The Roman winter camps of Aquileia went on to become the ninth most important town in the whole of the Empire, and a splendid metropolis based on trading across the Mediterranean and over the Alps.
At its height, nearly 100,000 people – Romans, Greeks, Syrians, Egyptians, Jews and Celts – lived in a culturally diverse and tolerant community that grew rich from craftsmanship and the importing and exporting of luxury goods (spices, wine, olive oil, stone and marble).
Seat of the expansion of Christianity in the Empire, following St Mark’s evangelistic arrival from Alexandria, it was devastated by Attila’s invasion in 452 AD before rising again under the patronage of the Germanic Holy Roman Empire in the 11th – 15th centuries.
Aquileia today is an evocative site; where scattered housing and fields now cover the site of once-busy urban streets. The ruined port is silent, and noticeboards explain how the local residents built frantic defences against Attila the Hun, building protective walls with any marbles and sculptures that came to hand.
Having discovered it simply by driving through its Forum two years ago, we had always planned to return. Our two days in Aquileia were spent exploring its incredible legacy.
We camped next to the foundations of the sophisticated harbour which allowed for the many trading vessels to arrive, unload, restock and set sail in the endeavour to grow the Empire’s wealth and power.
We trod carefully on glass footpaths across 1st and 4th century Roman mosaic flooring with vivid depictions of animals, seafood, fish, flowers and vines as well as dressed and undressed men and women and fantastic creatures with wings and horns.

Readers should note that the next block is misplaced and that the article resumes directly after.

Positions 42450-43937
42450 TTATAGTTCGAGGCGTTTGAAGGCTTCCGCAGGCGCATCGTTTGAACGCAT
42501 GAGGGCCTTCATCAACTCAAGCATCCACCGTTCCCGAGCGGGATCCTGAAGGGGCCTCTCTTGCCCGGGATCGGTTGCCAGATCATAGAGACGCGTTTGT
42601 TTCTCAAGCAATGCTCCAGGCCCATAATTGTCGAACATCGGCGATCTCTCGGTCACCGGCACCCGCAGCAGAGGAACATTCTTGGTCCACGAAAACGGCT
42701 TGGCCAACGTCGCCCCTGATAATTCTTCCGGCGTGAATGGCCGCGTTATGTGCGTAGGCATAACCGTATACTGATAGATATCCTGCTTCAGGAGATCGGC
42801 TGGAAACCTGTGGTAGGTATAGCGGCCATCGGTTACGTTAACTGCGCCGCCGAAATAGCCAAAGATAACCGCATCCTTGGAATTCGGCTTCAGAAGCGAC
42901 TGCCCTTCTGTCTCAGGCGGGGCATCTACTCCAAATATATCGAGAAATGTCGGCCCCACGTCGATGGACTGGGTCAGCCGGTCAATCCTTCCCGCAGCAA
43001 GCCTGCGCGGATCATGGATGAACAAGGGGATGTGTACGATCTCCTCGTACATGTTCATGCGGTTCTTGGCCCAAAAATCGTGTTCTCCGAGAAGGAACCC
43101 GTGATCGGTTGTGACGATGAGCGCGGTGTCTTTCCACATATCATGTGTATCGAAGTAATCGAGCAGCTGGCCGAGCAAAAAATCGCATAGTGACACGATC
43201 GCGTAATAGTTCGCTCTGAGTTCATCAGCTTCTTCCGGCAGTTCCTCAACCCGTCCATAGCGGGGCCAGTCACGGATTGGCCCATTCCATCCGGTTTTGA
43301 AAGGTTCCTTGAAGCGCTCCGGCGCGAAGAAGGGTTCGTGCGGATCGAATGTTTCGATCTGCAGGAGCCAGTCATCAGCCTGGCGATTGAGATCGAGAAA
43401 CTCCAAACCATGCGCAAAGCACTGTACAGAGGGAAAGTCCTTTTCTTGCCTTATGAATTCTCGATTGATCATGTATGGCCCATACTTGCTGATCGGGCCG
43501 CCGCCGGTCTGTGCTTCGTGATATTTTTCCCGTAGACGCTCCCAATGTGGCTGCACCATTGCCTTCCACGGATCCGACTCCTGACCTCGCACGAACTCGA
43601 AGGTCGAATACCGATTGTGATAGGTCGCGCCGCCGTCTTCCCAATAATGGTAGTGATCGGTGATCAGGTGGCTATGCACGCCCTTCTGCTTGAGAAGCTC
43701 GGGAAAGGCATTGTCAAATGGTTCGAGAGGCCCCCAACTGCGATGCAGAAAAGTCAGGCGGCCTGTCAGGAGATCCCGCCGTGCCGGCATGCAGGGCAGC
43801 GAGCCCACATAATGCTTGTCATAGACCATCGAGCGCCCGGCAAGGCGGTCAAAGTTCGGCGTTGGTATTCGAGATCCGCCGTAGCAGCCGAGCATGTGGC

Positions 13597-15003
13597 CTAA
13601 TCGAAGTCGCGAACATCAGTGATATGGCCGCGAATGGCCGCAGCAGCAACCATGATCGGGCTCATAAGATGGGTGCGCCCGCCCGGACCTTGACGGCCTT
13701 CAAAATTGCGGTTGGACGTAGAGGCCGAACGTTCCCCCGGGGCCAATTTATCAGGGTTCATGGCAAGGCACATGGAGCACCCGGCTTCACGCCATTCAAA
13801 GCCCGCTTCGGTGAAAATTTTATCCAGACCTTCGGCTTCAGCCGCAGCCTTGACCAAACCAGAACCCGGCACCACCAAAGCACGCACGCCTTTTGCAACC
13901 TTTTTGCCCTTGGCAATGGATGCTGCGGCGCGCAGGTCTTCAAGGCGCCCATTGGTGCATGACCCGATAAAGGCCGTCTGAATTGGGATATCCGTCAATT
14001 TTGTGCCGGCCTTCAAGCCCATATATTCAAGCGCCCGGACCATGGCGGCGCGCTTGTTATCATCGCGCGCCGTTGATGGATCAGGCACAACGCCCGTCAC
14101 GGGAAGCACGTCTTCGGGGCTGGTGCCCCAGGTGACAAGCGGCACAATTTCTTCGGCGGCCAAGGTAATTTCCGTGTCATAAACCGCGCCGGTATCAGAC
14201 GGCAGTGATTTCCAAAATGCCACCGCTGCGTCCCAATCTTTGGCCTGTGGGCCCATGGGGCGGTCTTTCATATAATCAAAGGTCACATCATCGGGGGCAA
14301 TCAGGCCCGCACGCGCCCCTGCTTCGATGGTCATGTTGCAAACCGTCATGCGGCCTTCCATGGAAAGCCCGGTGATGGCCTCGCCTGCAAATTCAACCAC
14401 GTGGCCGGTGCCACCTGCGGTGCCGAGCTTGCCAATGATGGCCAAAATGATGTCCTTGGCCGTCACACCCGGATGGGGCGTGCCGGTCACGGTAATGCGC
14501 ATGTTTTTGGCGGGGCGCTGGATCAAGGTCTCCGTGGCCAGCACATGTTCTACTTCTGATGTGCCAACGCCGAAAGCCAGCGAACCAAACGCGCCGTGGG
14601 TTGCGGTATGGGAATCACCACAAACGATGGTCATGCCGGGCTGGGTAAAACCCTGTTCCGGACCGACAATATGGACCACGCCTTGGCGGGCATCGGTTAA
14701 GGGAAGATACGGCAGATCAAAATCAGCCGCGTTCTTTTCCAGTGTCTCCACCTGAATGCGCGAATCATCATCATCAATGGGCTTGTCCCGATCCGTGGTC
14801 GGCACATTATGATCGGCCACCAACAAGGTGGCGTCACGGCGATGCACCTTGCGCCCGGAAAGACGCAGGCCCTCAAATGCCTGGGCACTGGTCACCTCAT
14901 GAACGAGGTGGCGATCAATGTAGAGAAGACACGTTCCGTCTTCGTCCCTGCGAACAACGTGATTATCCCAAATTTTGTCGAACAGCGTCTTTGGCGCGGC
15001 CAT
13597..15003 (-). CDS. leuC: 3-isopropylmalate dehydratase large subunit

In the Basilica we marvelled at the glorious colours of frescoes painted in the year 1000 showing the story of St Mark, and the origins of Christianity in Aquileia with the first bishop and martyr Hermagora.
The original 4th century baptistry is partially excavated under a later floor of the extended church complex and is half the size again of the later baptistry built in the 12th century and re-using Roman columns.
The Basilica is a masterful work of reclamation over 1,000 years from its mosaic flooring to its 14th century wooden vaulted ceiling.
We cycled a stretch of the Decumanus (original paved road) to the Forum, the meeting place and hub of Roman life in Aquileia, now lined with tall dark cypress trees.
Climbing the impossibly steep lookout tower, built using stones from the Roman amphitheatre, we had views across the excavations still being carried out, to the entrance to the Mediterranean, the Laguna di Marano.
When not poking around amongst the ruins we pedalled the 20 miles round trip across the waters to gorgeous Grado, the L’Isole del Sole.
A former fishing village and early Christian colony, the peninsular town is now a swish resort with an atmospheric Old Town and a long, sandy, beach and promenade.
Simply retracing earlier steps was a delight on a hot sunny day as the air was fragrant with pine trees and the light bounced off the blue lagoon.
Where previously we had roamed freely along the wide beach, today it would cost us a day’s budget-busting entrance fee of €67 for a front row beach umbrella and beds!
Our route across the north of Italy has shown us so many wonderful corners, full of interest and surprise and always proffering the promise of more to return to. Let’s hope to do that, and soon!
Here’s a full gallery of our final two days in Italy, at Aquileia and Grado;